About a year ago, my husband and I were out with a white acquaintance and somewhere in our extensive conversation about real estate, the man made a racial joke. There was that inevitable uncomfortable moment where neither my husband nor I were laughing, so the man quickly covered his tracks by saying, “well, I can say that because my wife is black.”
derailment (n): a defensive argument, statement, or question that dismisses or seeks to undermine anti-racist arguments in an effort to preserve privilege or the status quo
We’ve all either done this or heard this in discussions about race. An errant comment is dismissed by a disclaimer: “I’m not a racist. I have black/Asian/Latino friends/coworkers/or in this guy’s case, a spouse.” Because we know or have affection for a person of color, somehow that makes it okay to make a racial slur. [This is the point where I would express a certain amount of ?!@#$%$^$??]
What struck me about the situation at the top of this post was that the man’s black wife was not present for our conversation. I often wonder if our “black friends” were around, would we say the same things? Perhaps. But often, we have better judgment when we are among a more diverse group. Even if we say such things in that context, do we ever really consider how that makes our “friends” feel?
Occasionally, I’ve seen conversations among a diverse group of colleagues or friends go like this: a white person utters a regrettable remark and then asks the representative person of color if the comment offended him/her. “You know I’m joking, right?” or “No offense, k?” At which point the person of color is faced with these choices: 1) call even more attention to himself/herself by rebuking their colleague, 2) laugh and ignore it like it wasn’t a big deal, but it really might be a big deal or 3) laugh because they, too decide to embrace the stereotype in order to be accepted in the group. In any of these options, the imposed-upon person is being asked to pardon the offender without any condemnation of the act itself. Is this something we really want to do to “friends”? Create awkward situations where they cannot voice the hurt we’ve caused them? Or worse, compel them to accept and adopt our prejudices in order to fit in?
The whole idea makes me question the nature of our friendships with people of color. At least two of my grandmothers regularly referred to all black people as “colored” but had befriended their black neighbors or nurses. At least one of them still used the n-word from time to time. In their minds, these women were “exceptions” to the “rules” they had accepted about black folks. Even while my white grandmothers accepted these women into their lives and homes, the invisible social dynamics of our country, reinforced by the language and behavior of my grandmas, kept them from ever really knowing and loving one another as friends. They were still unflinchingly attached to a system of prejudice that made egalitarian friendship impossible. With this attitude, were my grandmas truly acting as friends to their black “friends”?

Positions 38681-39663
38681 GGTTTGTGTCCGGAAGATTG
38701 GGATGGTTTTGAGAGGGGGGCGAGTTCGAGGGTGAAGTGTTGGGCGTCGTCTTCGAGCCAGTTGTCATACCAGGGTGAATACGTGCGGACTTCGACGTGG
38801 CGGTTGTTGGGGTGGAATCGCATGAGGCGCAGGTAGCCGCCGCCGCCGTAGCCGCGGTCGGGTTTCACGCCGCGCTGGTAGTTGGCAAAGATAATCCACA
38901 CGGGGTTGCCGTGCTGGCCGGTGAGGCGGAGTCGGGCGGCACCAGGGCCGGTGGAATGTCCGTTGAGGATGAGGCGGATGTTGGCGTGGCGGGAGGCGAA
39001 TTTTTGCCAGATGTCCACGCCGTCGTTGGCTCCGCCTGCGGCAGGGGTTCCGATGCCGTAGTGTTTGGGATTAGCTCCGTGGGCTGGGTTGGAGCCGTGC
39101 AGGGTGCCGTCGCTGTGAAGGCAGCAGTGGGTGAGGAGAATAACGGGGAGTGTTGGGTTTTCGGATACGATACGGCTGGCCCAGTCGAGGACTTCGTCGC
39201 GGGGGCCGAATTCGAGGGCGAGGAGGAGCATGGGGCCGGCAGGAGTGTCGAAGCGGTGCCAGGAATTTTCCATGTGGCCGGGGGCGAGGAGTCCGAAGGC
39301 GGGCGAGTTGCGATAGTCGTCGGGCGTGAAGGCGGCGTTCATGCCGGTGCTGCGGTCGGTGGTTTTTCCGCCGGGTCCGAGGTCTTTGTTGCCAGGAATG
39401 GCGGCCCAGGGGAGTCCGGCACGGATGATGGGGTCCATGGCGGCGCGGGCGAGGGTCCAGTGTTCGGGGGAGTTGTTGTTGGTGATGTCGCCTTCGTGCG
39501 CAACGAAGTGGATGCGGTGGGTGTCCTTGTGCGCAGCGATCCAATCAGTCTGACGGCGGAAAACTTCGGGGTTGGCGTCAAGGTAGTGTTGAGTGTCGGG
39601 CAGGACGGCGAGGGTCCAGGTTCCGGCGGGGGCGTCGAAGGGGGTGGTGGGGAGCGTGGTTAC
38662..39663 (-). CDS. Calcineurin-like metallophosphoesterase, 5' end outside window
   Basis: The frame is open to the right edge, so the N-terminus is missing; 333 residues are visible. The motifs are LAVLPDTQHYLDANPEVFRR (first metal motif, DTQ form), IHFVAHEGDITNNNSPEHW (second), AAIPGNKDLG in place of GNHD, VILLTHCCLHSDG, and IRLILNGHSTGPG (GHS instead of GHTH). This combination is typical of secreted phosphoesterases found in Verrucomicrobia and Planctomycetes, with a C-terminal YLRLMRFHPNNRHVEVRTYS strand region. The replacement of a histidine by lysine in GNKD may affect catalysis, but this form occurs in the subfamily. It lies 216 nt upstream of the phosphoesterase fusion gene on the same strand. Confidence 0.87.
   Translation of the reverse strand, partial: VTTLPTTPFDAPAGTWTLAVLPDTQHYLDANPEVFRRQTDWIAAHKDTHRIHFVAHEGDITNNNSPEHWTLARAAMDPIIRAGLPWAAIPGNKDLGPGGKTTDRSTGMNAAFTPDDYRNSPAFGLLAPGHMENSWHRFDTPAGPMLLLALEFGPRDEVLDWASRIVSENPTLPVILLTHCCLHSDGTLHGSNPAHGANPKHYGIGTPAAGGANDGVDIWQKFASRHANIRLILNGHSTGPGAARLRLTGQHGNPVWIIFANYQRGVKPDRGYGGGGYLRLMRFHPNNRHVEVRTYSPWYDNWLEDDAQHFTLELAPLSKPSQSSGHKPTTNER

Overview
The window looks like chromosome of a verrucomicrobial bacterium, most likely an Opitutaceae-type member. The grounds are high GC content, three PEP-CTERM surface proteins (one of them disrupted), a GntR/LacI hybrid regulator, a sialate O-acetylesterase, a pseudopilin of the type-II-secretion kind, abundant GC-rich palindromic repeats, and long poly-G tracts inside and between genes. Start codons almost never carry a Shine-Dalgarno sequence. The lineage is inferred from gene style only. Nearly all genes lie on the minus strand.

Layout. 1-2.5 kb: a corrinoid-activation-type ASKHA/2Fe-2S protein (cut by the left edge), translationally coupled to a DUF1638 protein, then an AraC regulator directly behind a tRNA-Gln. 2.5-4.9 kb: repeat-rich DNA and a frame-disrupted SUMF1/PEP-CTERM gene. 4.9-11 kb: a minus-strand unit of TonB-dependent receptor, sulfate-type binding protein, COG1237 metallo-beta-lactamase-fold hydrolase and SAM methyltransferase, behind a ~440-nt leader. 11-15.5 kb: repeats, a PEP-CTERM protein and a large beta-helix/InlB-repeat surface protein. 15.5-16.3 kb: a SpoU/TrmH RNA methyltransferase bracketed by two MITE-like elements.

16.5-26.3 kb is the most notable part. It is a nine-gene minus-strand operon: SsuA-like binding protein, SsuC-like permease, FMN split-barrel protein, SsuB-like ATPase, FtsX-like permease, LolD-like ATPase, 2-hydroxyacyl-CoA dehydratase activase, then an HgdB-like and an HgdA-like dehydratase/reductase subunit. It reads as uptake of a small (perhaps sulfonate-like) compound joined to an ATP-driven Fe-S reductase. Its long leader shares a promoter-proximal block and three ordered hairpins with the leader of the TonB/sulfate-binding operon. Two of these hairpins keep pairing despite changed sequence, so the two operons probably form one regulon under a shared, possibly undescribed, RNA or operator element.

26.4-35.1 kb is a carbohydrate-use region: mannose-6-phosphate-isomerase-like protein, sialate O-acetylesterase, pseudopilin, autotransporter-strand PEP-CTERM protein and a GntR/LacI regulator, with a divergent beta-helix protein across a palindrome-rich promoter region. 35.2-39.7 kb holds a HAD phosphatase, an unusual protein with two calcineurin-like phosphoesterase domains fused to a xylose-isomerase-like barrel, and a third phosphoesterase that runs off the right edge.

In a more contemporary example, I’ve heard younger relations make racial slurs against black folks, Native American folks, and Latino folks all with the disclaimer that they have friends of those races. Again, those “friends” are never around when those things are said because all of us know that those hurtful words would never be spoken in their presence. If it would hurt our friends to say these things in front of them, do we not think it would be as injurious if not more so to say these things when they aren’t around and evoke their names and friendships in defense of our bad behavior?
In my experience, when I become friends with a person different from me, I become more defensive of them or their cause, whatever that might be. Having friends of color makes me more sensitive to the things that threaten and injure them, not less. Having Republican friends makes me more likely to stop one of my liberal friends from ranting about the collective idiocy of conservatives. Having a cousin with intellectual and physical disabilities makes me more likely to call someone out for making offensive comments about “short buses”, etc. I would think that if we really care about our friends of color, we’d be quick to correct false stereotypes.
If we were really a friend to those folks, we’d certainly not be perpetuating prejudice and using our friendships to prop up our wrongful behavior. To those who say, “I’m not racist [despite the racist comment I just made], I have black friends,” I have to ask, which part then is the lie? The comment you just made, or the affection you claim you have for your friends? Let us not betray our friends of color by participating in conversations, ideas or ideologies that tear them down.
From the same mouth come blessing and cursing. My brothers,these things ought not to be so. Does a spring pour forth from the same opening both fresh and salt water? Can a fig tree, my brothers, bear olives, or a grapevine produce figs? Neither can a salt pond yield fresh water. -James 3:10-12